A community for students.
Here's the question you clicked on:
 0 viewing
anonymous
 4 years ago
Can someone PROVE this:
anonymous
 4 years ago
Can someone PROVE this:

This Question is Closed

anonymous
 4 years ago
Best ResponseYou've already chosen the best response.0dw:1358686236762:dw

anonymous
 4 years ago
Best ResponseYou've already chosen the best response.0It is dw:1358696599099:dw

UnkleRhaukus
 4 years ago
Best ResponseYou've already chosen the best response.0oh, \[^{2n2}C_{n1}\]

experimentX
 4 years ago
Best ResponseYou've already chosen the best response.2dw:1358757323764:dw

anonymous
 4 years ago
Best ResponseYou've already chosen the best response.0dw:1358757562194:dw

experimentX
 4 years ago
Best ResponseYou've already chosen the best response.2I think this is untrue, the LHS diverges while RHS converges

anonymous
 4 years ago
Best ResponseYou've already chosen the best response.0How can we say LHS diverges?

experimentX
 4 years ago
Best ResponseYou've already chosen the best response.2the LHS is of order n, definitely it diverges

anonymous
 4 years ago
Best ResponseYou've already chosen the best response.0RHS is convergent as per p test

experimentX
 4 years ago
Best ResponseYou've already chosen the best response.2\[ \frac{2 (n1)^2}{8n} = \frac{n^2  2n + 1}{4n} = \left( \frac{n}{4}  \frac{1}{2} \right) + \frac{1}{4n}\] Both part of above diverges.

anonymous
 4 years ago
Best ResponseYou've already chosen the best response.0The actual question is here http://openstudy.com/users/jonask#/updates/50ed3bece4b0d4a537cd13df

anonymous
 4 years ago
Best ResponseYou've already chosen the best response.0LHS is divergent by comparison test

anonymous
 4 years ago
Best ResponseYou've already chosen the best response.0dw:1358758646393:dw

experimentX
 4 years ago
Best ResponseYou've already chosen the best response.2let me check this sequence with mathematica

anonymous
 4 years ago
Best ResponseYou've already chosen the best response.0what result did u get from mathematica?

experimentX
 4 years ago
Best ResponseYou've already chosen the best response.2So fat the result is positive for that sequence.

anonymous
 4 years ago
Best ResponseYou've already chosen the best response.0up to how many terms u tried?

experimentX
 4 years ago
Best ResponseYou've already chosen the best response.2for 1000 the result is 0.982152

experimentX
 4 years ago
Best ResponseYou've already chosen the best response.2The compact form of the recurrence relation is \[ a_n = \frac{(2n)!}{2^{2n} (n!)^2 (2n1)}\]

experimentX
 4 years ago
Best ResponseYou've already chosen the best response.2Here's a mathematica code for it Table[(2 n)!/((n!)^2 2^(2 n) (2 n  1)), {n, 1, 10}] and to verify it a = 1/2 For[i = 2, i <= 10, i++, a = (2 i  3)/(2 i) a; Print[a];] This converges exactly to 1 Sum[Binomial[2 n, n]/(2^(2 n) (2 n  1)), {n, 1, Infinity}]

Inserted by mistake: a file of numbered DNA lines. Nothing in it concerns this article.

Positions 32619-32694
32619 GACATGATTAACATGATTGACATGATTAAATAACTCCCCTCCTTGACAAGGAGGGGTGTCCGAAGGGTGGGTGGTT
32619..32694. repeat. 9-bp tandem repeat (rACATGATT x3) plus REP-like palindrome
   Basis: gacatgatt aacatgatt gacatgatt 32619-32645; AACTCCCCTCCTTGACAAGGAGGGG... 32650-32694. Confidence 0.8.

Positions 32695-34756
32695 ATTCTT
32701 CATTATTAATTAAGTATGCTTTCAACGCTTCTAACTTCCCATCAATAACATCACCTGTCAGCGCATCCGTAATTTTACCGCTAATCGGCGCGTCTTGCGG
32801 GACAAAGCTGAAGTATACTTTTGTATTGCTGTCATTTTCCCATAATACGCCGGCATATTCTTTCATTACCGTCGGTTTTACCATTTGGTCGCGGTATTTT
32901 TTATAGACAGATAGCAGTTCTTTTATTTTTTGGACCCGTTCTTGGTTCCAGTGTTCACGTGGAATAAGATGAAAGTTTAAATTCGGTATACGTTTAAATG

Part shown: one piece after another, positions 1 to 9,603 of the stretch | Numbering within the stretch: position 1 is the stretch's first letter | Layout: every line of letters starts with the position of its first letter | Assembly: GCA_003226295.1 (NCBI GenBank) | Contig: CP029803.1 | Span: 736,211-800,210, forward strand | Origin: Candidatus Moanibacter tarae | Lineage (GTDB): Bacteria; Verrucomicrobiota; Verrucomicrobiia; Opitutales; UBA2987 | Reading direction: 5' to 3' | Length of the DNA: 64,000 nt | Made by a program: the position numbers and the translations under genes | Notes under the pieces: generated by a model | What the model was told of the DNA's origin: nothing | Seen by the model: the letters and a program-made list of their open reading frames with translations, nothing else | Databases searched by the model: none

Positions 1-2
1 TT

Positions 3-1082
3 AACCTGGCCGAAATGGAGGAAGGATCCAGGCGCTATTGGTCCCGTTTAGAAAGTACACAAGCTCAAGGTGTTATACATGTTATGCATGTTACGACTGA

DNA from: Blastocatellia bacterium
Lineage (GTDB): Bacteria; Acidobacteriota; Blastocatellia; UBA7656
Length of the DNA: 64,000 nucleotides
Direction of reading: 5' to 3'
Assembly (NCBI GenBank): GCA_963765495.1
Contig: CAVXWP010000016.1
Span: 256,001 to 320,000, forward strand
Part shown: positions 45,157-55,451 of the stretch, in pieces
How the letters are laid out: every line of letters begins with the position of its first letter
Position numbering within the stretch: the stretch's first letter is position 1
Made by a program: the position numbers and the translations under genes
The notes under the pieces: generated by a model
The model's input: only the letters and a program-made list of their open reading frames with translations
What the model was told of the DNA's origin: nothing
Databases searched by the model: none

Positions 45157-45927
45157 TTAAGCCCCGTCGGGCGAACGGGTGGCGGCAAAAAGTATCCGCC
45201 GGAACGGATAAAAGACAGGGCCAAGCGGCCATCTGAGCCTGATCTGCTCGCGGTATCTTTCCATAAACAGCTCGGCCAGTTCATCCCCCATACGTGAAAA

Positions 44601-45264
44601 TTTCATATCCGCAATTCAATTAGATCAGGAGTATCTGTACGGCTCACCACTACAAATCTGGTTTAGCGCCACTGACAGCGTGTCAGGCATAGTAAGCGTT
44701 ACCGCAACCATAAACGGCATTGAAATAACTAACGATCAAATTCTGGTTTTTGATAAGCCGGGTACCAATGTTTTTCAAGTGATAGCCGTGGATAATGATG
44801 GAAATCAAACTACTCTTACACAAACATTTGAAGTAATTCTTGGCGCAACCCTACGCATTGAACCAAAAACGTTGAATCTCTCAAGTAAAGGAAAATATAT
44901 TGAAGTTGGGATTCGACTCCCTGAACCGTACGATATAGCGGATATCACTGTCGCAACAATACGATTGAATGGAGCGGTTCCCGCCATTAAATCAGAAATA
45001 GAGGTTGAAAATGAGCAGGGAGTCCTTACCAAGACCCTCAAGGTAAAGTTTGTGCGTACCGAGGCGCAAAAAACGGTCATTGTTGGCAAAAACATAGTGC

experimentX
 4 years ago
Best ResponseYou've already chosen the best response.2\[ a_n = \frac{(2n)!}{2^{2n} (n!)^2 (2n1)} = \frac{1}{2^{2n}(2n1)} \times \binom{2n}{n} \]

anonymous
 4 years ago
Best ResponseYou've already chosen the best response.0could somebody give a medal please

anonymous
 4 years ago
Best ResponseYou've already chosen the best response.0If u will prove it may get more than 1 medal

anonymous
 4 years ago
Best ResponseYou've already chosen the best response.0I am only I 6 grade I havent done anything like that before I am sorry. but could you please give me a medal

experimentX
 4 years ago
Best ResponseYou've already chosen the best response.2you can show that \[ \sum_{n=1}^\infty \frac{1}{2^{2n}(2n1)} \times \binom{2n}{n} = 1 \] using this http://en.wikipedia.org/wiki/Catalan_number

anonymous
 4 years ago
Best ResponseYou've already chosen the best response.0dw:1359038723356:dwBut how did u get

experimentX
 4 years ago
Best ResponseYou've already chosen the best response.2reduce an to a(n1) ... then a(n1) to a(n2) .. until a1

anonymous
 4 years ago
Best ResponseYou've already chosen the best response.0an=(2n3)/2n a(n1) an=(2n3)/2n *(2n5)/(2n2) * (2n7)/(2n4) *...*3/6 * 1/4 *1/2

experimentX
 4 years ago
Best ResponseYou've already chosen the best response.2(2n3)(2n5) ... 5.3.1 ^ there are holes ... fill it (2n2)(2n4) ... put the even terms at the top and at the bottom. make 2n! at the top and collect 2 from these at the denominator.

anonymous
 4 years ago
Best ResponseYou've already chosen the best response.0I did a algebra mistake earlier

anonymous
 4 years ago
Best ResponseYou've already chosen the best response.0Thanx for your help @experimentX
Ask your own question
Sign UpFind more explanations on OpenStudy
Your question is ready. Sign up for free to start getting answers.
spraguer
(Moderator)
5
→ View Detailed Profile
is replying to Can someone tell me what button the professor is hitting...
23
 Teamwork 19 Teammate
 Problem Solving 19 Hero
 Engagement 19 Mad Hatter
 You have blocked this person.
 ✔ You're a fan Checking fan status...
Thanks for being so helpful in mathematics. If you are getting quality help, make sure you spread the word about OpenStudy.